Barley 24 hours into the Alaska Ultra Sport race and a lot is/has happened, I can guarantee that. It is, has been snowing lots where the racers are currently at on the trail, I can only imagine for the bikers that they have assumed the position. Off to the side of the bike, head down, trying to keep the snow from poking there eyes, hands on the bars and pushing. This has to be an accepted discipline as a rider to not only help with your mental status but there is a technique to it and to get those muscles familiar with pushing before hand will only help with your experience.
Even in the best of years you will do some sort of pushing. It may be on and off the bike trying to get through drifts, or it may be snow that is border line riding and you are on and off, or it may be of the few inches to waist deep type. The real deep pushing is very taxing as you have to haul, pick-up, and push the front end of your bike through, basically trenching out a path. This type of work also increases sweating, so there is a good chance you will be soaking wet from the inside out and if it is snowing you are also getting wet from the outside in. This makes moisture management pretty tough. Sounds like fun, eh.
I can remember pushing with a group of bout 7 down Rainy Pass in waist deep snow at a half mile an hour. Rotating the front guy like a pace line, we did this for some 17 hours to get about 7 miles. I can also remember on the way to Nome one year pushing every single day, all day, for 6 days straight telling ourselves it was going to get better tomorrow, it never did.
A few things on pushing a bike:
Mental – I am not saying you must like it but you better accept it and not fight it or bitch and complain, you will not make it otherwise. Pushing with another person will help with your attitude and you can share the work. I prefer fun folks, folks that like to talk a lot, you know the chatty Cathy type (Boutet is a great person for this). This is going to break folks early this year, pushing out of the gate is no easy thing to accept. If you get the word “quit” in your head early you are going to have an even harder time. For me I do the best I can to not accept negative words in my vocabulary, I do not accept them, period! As a side note if one is thinking about quiting I will say it is much cheaper and easier to bail now then it is as you get deeper into the bush. One must think clearly and be reasonable with themselves. Use others to turn your negative to a positive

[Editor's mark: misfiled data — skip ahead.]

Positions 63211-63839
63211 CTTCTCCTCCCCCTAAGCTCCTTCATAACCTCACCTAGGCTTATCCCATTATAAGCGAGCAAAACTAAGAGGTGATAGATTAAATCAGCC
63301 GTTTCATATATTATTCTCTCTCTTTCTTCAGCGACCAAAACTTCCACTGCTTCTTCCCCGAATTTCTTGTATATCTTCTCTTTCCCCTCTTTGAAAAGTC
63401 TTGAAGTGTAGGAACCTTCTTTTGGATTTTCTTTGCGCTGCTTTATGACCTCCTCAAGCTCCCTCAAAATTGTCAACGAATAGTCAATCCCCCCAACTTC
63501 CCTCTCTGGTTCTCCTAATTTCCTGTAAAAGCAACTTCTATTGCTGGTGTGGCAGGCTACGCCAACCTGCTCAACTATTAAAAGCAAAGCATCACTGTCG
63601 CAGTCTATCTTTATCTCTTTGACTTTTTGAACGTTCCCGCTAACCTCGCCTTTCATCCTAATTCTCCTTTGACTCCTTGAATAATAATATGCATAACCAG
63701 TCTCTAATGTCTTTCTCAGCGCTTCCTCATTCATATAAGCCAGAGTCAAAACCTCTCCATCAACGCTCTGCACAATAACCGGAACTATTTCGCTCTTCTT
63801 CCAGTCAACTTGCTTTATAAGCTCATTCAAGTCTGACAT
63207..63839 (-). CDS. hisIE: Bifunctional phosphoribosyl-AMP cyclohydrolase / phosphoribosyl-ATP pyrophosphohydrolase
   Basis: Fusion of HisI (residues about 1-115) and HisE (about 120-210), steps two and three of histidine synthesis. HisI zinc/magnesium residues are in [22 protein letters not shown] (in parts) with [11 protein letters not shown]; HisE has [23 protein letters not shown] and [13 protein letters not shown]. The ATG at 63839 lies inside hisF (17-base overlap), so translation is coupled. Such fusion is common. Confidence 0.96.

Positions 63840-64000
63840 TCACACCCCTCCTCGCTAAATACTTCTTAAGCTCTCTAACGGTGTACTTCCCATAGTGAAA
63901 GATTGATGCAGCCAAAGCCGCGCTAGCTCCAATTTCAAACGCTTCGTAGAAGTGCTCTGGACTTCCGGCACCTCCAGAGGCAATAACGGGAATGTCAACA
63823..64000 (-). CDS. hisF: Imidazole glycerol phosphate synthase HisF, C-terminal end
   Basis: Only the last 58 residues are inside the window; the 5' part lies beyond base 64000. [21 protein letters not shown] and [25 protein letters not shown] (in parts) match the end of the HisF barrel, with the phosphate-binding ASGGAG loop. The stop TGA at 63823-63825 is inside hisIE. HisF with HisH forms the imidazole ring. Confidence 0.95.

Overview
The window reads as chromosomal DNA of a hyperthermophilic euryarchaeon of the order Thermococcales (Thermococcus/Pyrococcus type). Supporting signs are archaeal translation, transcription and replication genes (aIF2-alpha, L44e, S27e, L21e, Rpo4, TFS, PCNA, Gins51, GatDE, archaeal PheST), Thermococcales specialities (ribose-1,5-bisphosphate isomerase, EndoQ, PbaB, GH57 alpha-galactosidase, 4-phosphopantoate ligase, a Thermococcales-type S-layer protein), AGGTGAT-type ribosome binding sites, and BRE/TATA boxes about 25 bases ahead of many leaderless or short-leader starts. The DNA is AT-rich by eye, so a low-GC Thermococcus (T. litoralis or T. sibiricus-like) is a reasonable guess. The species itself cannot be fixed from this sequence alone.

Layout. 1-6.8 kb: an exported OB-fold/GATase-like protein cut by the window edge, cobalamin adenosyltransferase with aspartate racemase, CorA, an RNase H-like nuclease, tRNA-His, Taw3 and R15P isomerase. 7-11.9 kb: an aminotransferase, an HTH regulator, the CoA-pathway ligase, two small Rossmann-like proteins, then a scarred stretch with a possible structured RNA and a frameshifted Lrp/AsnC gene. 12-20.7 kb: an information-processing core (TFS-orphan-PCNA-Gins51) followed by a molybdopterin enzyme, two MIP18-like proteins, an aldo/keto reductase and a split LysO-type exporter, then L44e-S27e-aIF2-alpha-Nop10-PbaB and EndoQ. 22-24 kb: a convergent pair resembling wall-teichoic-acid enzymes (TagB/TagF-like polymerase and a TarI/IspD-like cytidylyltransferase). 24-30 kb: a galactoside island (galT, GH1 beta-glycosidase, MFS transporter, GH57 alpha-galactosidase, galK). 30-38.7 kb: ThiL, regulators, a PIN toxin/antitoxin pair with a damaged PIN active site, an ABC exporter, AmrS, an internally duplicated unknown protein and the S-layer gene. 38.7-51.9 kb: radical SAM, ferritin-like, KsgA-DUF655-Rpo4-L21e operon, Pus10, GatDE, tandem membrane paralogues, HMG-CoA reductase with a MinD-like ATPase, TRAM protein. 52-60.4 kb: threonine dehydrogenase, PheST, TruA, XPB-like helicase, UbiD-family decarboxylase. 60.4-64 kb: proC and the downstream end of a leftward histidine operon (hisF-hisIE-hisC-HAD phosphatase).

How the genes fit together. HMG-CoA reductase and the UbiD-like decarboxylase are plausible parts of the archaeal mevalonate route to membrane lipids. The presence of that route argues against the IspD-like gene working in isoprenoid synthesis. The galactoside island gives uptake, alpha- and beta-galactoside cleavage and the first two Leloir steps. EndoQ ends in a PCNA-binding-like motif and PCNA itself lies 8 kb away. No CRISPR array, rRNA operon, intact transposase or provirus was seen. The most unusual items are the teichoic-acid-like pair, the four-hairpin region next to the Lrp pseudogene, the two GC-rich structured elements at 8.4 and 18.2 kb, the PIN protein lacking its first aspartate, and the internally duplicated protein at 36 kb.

Physical – It is very, very taxing pushing a bike for hours on end and it is not uncommon to push for days on end. A slow push is a half mile an hour, a fast push could be 3-4 miles an hour. Pushing takes a fair bit of upper body strength, arms and core, which most cyclist lack. It can be brutal on your feet too, think blisters.
Suggestions – Let somebody a bit more anxious break the trail or team up and share the work. If you know your going to be pushing for an extended period of time you might take the peddle off your bike the side you push on. Stay consistent, don’t keep stopping every 10 minutes to rest, keep a pace and maintain it. There is nothing wrong with waiting, a day or even 2. Patience is key in these situations. Remember the time and money invested…
Did I mention how slow it can be and taxing? Think calories and water, you are now burning and drinking more. The section you thought was going to take 24 hours now is going to take 48. Hope you brought enough calories, I have often fell short on calories when leaving a checkpoint thinking I was going to ride the whole way and 10 miles out am pushing. Trail conditions change often and frequently. The guys in front have different trail and weather then the guys in back.
Another thought when it is snowing like is is and you are pushing on the river and through the swamps. You now can not read what is underneath, I am talking about open water and overflow. This is probably one of the biggest fears and potential problems. Do you have a waterproof shoe system? Do you have a plan for when you do get wet feet? This does happen and it is probably the number 1 thing to frostbit feet.
As a competitive racer times like this can get strategic too, but it will take some discipline. It is very possible and has happened where the front folks push there way up trail and you slept in and are now some 12-24 hours back but left the checkpoint riding. You have now gained lots of sleep, did no pushing, and are riding the same trail that the others have pushed on getting no sleep and exhausting themselves. I won the Ultra Sport in 08′ with a fair amount of sleep.
While I sit here and think of these guys I will say it does not sound like a great time but when they get through it they will not forget it and to me it is better then work. It’s all part of the experience…